Erekat urges settlement freeze to spur talks

On eve of meeting with Israeli envoy, Palestinian negotiator calls on Israel to take advantage of "positive opportunity."

January 2, 2012 18:29
2 minute read.
Saeb Erekat

Erekat talking with hands in air 311. (photo credit: Jonathan Ernst/Reuters)


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Chief Palestinian negotiator Saeb Erekat Monday reiterated the Palestinian Authority demands for a full cessation of settlement construction and acceptance of the pre-1967 lines as the basis for a two-state solution, saying this would pave the way for the resumption of real and serious negotiations between the two sides.

Erekat's comments came on the eve of a planned meeting in Amman with Israeli envoy Yitzhak Molcho under the auspices of the Quartet members - the US, EU, UN and Russia.

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Hailing King Abdullah of Jordan for hosting Tuesday's talks, Erekat told reporters in Ramallah that the meeting was designed to "commit" Israel to "international legitimacy, including the road map for peace, which calls for a freeze of construction in the settlements.

Erekat urged the Israeli government to take advantage  of the "positive opportunity" provided by the Jordanian monarch by halting activities in the settlements, accepting the two-state solution on the basis of the 1967 "borders" and releasing Palestinians held in Israeli prisons.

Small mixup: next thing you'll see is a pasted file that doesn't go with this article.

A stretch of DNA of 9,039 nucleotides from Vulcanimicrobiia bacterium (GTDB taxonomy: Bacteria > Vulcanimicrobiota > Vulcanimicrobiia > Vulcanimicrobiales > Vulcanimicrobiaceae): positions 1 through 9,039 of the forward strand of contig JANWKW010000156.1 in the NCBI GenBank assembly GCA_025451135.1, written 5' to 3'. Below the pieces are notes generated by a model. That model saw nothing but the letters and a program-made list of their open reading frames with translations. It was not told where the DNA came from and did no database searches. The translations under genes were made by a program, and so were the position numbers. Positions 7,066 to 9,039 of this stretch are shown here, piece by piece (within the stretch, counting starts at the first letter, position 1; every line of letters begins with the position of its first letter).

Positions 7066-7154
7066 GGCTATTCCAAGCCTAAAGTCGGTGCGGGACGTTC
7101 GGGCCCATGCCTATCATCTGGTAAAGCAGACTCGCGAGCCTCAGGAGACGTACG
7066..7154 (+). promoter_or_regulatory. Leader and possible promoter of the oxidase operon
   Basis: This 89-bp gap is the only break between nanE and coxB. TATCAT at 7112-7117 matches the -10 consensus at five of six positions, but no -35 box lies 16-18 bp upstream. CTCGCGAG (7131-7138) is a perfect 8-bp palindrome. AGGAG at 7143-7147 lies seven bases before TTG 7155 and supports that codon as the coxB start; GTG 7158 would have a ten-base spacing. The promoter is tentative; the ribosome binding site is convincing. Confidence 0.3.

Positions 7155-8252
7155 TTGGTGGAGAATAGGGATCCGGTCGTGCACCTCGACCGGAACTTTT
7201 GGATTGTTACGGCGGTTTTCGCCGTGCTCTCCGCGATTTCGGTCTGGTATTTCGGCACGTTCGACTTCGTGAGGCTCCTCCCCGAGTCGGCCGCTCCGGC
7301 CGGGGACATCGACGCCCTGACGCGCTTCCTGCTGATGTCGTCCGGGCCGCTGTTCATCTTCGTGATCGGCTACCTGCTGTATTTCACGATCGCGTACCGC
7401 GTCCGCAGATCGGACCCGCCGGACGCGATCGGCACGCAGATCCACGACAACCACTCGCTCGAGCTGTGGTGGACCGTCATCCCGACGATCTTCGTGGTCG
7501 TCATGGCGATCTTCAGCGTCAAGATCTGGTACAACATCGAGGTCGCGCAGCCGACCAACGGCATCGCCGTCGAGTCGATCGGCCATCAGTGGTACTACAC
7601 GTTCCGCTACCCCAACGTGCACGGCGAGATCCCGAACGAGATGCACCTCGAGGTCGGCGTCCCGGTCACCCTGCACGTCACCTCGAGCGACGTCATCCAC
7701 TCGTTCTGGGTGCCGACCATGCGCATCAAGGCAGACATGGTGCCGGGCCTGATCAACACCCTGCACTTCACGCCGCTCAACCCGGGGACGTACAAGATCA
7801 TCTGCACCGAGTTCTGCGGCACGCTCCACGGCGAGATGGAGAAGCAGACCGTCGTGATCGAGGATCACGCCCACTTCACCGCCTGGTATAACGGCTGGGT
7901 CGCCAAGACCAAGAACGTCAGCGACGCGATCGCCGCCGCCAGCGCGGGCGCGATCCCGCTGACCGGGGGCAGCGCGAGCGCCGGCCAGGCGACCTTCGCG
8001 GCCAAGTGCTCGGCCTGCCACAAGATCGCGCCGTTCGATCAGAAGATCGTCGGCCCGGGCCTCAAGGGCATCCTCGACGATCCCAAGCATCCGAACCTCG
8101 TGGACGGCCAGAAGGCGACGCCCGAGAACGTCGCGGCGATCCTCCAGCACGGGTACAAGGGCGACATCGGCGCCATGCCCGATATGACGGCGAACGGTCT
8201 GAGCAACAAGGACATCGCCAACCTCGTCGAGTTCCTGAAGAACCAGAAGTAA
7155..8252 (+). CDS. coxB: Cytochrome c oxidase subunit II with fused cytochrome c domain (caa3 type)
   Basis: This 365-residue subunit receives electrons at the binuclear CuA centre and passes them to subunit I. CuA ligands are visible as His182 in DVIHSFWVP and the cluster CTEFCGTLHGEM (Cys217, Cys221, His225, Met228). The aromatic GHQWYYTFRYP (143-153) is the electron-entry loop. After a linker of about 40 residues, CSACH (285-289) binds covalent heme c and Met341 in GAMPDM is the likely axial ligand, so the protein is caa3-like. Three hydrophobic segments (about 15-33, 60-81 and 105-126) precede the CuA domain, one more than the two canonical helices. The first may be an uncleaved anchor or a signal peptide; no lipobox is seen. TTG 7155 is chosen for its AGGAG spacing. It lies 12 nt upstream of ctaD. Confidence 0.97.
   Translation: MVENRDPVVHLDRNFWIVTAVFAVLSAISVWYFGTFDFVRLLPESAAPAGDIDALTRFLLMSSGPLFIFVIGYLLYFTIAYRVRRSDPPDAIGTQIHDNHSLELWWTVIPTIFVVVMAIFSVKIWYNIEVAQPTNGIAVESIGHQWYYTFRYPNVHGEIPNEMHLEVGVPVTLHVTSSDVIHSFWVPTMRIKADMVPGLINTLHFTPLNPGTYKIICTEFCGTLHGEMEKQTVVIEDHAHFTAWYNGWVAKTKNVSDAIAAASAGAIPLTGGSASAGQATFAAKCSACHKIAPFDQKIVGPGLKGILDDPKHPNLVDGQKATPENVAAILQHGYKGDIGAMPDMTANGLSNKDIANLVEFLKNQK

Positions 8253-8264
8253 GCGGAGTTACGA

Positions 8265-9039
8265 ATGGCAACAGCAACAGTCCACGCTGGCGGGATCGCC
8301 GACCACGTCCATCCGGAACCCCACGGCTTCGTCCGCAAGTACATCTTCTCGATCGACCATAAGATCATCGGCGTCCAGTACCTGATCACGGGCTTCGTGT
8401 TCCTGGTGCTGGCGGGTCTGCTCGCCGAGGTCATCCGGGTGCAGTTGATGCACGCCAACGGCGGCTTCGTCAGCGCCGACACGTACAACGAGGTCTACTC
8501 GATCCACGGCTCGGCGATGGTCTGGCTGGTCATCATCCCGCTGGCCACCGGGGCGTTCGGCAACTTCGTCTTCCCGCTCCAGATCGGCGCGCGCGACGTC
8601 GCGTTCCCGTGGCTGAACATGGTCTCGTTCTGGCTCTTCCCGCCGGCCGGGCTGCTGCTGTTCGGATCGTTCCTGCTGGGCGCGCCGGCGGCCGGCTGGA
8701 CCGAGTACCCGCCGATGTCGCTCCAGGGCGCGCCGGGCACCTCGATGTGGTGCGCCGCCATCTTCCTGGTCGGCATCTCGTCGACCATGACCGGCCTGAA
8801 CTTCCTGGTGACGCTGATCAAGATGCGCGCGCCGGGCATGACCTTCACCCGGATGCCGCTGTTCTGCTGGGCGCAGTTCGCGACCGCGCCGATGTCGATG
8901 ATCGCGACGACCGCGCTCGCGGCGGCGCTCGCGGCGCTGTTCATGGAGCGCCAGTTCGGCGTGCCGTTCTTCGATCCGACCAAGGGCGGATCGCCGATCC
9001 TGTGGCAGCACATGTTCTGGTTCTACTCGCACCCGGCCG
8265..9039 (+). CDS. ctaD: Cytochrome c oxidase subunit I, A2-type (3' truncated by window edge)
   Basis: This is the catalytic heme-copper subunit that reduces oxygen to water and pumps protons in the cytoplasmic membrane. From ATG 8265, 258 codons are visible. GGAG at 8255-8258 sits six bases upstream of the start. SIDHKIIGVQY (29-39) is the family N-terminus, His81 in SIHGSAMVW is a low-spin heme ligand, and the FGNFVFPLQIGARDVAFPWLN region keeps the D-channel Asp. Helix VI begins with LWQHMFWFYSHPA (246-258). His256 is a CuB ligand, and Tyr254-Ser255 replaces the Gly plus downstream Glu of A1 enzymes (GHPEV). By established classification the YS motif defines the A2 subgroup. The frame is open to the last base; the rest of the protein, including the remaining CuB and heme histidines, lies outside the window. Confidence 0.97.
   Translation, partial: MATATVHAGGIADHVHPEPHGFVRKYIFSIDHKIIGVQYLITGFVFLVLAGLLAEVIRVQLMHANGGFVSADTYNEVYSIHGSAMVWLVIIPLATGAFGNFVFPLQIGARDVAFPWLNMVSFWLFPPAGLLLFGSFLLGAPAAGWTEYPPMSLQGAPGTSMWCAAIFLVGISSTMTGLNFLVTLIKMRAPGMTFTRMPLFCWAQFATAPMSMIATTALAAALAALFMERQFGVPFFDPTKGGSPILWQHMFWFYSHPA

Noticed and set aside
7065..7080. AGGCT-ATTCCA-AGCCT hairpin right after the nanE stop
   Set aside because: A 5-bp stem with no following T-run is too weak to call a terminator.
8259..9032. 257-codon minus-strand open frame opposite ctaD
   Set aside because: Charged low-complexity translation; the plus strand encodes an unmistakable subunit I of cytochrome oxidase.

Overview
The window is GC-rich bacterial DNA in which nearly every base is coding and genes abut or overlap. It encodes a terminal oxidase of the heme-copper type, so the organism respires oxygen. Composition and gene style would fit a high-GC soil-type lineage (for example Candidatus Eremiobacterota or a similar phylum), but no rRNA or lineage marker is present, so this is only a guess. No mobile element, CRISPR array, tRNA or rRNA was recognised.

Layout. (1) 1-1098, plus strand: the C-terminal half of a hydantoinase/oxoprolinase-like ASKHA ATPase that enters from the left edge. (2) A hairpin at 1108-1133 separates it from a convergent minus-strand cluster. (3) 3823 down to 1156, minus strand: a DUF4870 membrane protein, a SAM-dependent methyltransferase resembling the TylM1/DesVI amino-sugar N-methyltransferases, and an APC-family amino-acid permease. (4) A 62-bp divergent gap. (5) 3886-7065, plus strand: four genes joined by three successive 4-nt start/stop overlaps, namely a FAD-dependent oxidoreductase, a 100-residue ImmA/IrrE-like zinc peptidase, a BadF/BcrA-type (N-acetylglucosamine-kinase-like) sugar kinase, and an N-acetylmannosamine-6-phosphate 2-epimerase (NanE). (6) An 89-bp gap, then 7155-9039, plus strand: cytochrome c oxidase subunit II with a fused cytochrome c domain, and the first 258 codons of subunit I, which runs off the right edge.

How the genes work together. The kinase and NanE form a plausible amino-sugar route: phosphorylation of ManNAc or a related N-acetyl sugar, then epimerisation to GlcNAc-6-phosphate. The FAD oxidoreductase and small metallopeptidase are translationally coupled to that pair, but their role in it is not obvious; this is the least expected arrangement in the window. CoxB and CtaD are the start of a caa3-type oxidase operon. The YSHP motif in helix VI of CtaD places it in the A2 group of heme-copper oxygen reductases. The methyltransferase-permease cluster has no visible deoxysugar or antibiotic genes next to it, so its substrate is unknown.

The issue of the prisoners will be at the top of the Palestinians' agenda during the meeting in Jordan, Erekat said. He added that former Prime Minister Ehud Olmert had promised PA President Mahmoud Abbas that Israel would free Fatah-affiliated prisoners once a deal is struck with Hamas in return for IDF soldier Gilad Schalit.

The Palestinians, Erekat said, were never opposed to negotiations with Israel. "We hope the Israeli government will realize the significance of the Jordanian invitation to hold talks in Amman," he said.

Erekat said the PA has complied with the demand of the Quartet by presenting "comprehensive positions" on the issues of borders and security.

Erekat claimed that Prime Minister Binyamin Netanyahu was seeking to limit the responsibilities of the PA to security and economy. "This is a role that we have rejected," he said. "The Palestinian Authority will work toward moving the Palestinians from occupation to independence."

Erekat also denied that the Palestinian leadership was considering dismantling the PA if the peace process collapsed.

In a related development, several Palestinian groups Monday criticized the PA for agreeing to hold direct talks with Israel.

Hamas called on the PA to boycott the Amman meeting, arguing that the talks would only benefit Israel and help it improve its image in the international arena.

The Popular Front for the Liberation of Palestine condemned the Amman talks as a "grave mistake that would encourage occupation to pursue its practices" against Palestinians.

The Islamic Jihad organization said that the meeting was a waste of time and would allow Israel to continue creating new facts on the ground.

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